Three-source hypothesis

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The arrows indicate information flow. As with the two-source hypothesis, supporters of the three-source hypothesis may or may not posit that Mark had access to the sayings collection. Three-source (Mark-Q Matthew) theory.svg
The arrows indicate information flow. As with the two-source hypothesis, supporters of the three-source hypothesis may or may not posit that Mark had access to the sayings collection.

The three-source hypothesis is a candidate solution to the synoptic problem. It combines aspects of the two-source hypothesis and the Farrer hypothesis. It states that the Gospel of Matthew and the Gospel of Luke used the Gospel of Mark and a sayings collection as primary sources, but that the Gospel of Luke also used the Gospel of Matthew as a subsidiary source. The hypothesis is named after the three documents it posits as sources, namely the sayings collection, the Gospel of Mark, and the Gospel of Matthew.

Contents

The sayings collection may be identified with Q, or with a subset of Q [1] if some (typically narrative-related) material normally assigned to Q is instead attributed to Matthew's creativity in conjunction with Luke's use of Matthew.

This theory has been advocated by Heinrich Julius Holtzmann, [2] Eduard Simons, [3] Hans Hinrich Wendt, [4] Edward Y. Hincks, [5] Robert Morgenthaler [6] and Robert H. Gundry. [7]

Alternatively, M.A.T. Linssen [8] proposes it as a variant by equating the sayings collection to The Gospel of Thomas, suggesting that Matthew and Luke worked together to write different gospels, each targeted at their own audience

See also

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Heinrich Julius Holtzmann, German Protestant theologian, son of theologian Karl Julius Holtzmann (1804–1877), was born at Karlsruhe, where his father ultimately became prelate and counsellor to the supreme consistory of the Evangelical State Church in Baden.

Farrer hypothesis Solution to the synoptic gospels

The Farrer hypothesis is a possible solution to the synoptic problem. The theory is that the Gospel of Mark was written first, followed by the Gospel of Matthew and then by the Gospel of Luke.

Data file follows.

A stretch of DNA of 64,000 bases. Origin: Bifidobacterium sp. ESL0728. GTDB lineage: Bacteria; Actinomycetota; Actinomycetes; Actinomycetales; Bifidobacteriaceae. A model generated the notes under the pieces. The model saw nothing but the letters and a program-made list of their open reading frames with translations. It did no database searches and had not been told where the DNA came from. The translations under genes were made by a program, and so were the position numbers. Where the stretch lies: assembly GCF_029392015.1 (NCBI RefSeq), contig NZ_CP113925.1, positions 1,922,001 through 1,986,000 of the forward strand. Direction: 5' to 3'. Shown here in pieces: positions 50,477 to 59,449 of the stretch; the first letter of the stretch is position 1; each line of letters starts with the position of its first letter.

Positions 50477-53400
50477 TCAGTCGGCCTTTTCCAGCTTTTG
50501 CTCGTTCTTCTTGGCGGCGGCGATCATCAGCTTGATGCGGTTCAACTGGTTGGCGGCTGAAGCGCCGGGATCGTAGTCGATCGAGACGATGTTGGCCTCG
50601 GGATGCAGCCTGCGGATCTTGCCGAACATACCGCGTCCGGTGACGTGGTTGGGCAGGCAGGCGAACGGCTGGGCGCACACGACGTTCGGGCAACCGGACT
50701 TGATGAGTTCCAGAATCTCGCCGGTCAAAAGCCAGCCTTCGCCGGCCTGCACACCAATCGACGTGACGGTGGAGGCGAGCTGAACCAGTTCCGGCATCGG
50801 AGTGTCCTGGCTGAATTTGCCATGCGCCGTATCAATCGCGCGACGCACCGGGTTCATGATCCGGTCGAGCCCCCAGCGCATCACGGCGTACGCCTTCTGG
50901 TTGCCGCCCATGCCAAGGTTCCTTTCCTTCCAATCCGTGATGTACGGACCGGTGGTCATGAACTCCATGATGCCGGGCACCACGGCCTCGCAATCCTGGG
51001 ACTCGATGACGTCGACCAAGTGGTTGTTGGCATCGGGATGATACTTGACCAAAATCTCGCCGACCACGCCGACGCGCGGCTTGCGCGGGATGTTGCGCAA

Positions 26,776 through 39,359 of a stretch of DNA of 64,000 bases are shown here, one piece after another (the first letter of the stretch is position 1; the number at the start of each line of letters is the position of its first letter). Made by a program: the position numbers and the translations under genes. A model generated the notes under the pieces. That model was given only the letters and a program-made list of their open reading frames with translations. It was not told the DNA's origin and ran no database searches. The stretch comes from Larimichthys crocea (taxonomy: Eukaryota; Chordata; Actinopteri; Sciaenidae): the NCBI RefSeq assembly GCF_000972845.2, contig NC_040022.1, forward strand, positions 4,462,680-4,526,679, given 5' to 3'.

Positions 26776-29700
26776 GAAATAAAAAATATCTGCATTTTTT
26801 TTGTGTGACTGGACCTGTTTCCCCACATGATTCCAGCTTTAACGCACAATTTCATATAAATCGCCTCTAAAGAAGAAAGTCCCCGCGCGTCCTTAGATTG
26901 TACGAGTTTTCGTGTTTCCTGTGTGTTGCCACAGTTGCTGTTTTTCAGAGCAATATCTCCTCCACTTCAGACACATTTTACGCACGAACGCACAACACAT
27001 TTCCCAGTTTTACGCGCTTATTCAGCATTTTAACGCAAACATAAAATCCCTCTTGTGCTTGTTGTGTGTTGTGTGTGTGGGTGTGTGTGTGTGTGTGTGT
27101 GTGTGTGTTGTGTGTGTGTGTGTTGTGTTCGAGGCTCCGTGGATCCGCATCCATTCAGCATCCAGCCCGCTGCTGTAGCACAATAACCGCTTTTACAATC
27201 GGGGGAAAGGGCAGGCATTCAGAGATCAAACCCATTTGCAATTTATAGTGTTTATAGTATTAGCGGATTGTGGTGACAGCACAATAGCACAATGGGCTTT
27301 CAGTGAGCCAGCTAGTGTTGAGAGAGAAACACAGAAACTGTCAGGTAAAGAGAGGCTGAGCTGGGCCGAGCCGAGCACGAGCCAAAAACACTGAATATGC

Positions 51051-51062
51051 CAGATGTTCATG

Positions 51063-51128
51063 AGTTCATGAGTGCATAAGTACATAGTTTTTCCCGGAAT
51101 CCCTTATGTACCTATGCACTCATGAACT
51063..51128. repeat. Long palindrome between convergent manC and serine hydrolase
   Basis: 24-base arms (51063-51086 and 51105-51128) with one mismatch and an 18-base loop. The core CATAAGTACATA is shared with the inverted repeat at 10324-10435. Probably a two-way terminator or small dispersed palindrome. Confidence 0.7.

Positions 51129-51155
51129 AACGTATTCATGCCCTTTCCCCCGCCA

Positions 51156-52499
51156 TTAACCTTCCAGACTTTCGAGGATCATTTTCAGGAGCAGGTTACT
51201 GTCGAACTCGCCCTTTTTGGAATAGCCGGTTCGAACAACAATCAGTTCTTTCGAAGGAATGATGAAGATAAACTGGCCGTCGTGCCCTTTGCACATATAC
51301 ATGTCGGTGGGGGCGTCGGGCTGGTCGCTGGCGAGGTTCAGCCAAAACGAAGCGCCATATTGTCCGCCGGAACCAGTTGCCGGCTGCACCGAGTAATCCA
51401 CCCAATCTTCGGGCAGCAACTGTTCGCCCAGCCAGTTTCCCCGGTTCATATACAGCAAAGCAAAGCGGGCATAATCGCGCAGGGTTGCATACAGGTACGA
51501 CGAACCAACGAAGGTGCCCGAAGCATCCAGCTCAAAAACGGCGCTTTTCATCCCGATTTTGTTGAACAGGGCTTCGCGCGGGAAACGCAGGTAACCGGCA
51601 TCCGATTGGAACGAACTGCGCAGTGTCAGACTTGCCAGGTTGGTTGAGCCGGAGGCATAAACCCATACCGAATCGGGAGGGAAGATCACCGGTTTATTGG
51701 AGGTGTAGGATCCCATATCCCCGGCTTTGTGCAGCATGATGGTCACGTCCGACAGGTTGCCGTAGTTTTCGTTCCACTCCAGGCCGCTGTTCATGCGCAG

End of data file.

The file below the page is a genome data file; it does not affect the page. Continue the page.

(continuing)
The term logia, plural of logion, is used variously in ancient writings and modern scholarship in reference to communications of divine origin. In pagan contexts, the principal meaning was "oracles", while Jewish and Christian writings used logia in reference especially to "the divinely inspired Scriptures". A famous and much-debated occurrence of the term is in the account by Papias of Hierapolis on the origins of the canonical Gospels. Since the 19th century, New Testament scholarship has tended to reserve the term logion for a divine saying, especially one spoken by Jesus, in contrast to narrative, and to call a collection of such sayings, as exemplified by the Gospel of Thomas, logia.

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Four-document hypothesis Explanation for the relationship between three Gospels of the Bible

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The Common Sayings Source is one of many theories that attempts to provide insight into the Synoptic Problem. The theory posits that the Gospel of Thomas, a sayings gospel, and the Q source, a hypothetical sayings gospel, have a common source. Elements of this Common Sayings Source can be found in the text of the Gospel of Thomas and what scholars are proposing existed in the Q source. The high level of similarities between the two sources suggests that both documents are later redactions of a single source, the original Common Sayings Source, which was then redacted by different groups to suit their own needs.

Jerusalem school hypothesis Hypothesis for the synoptic problem

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Two-gospel hypothesis Hypothesis that the synoptic gospels were authored in the order of Matthew, Luke, then Mark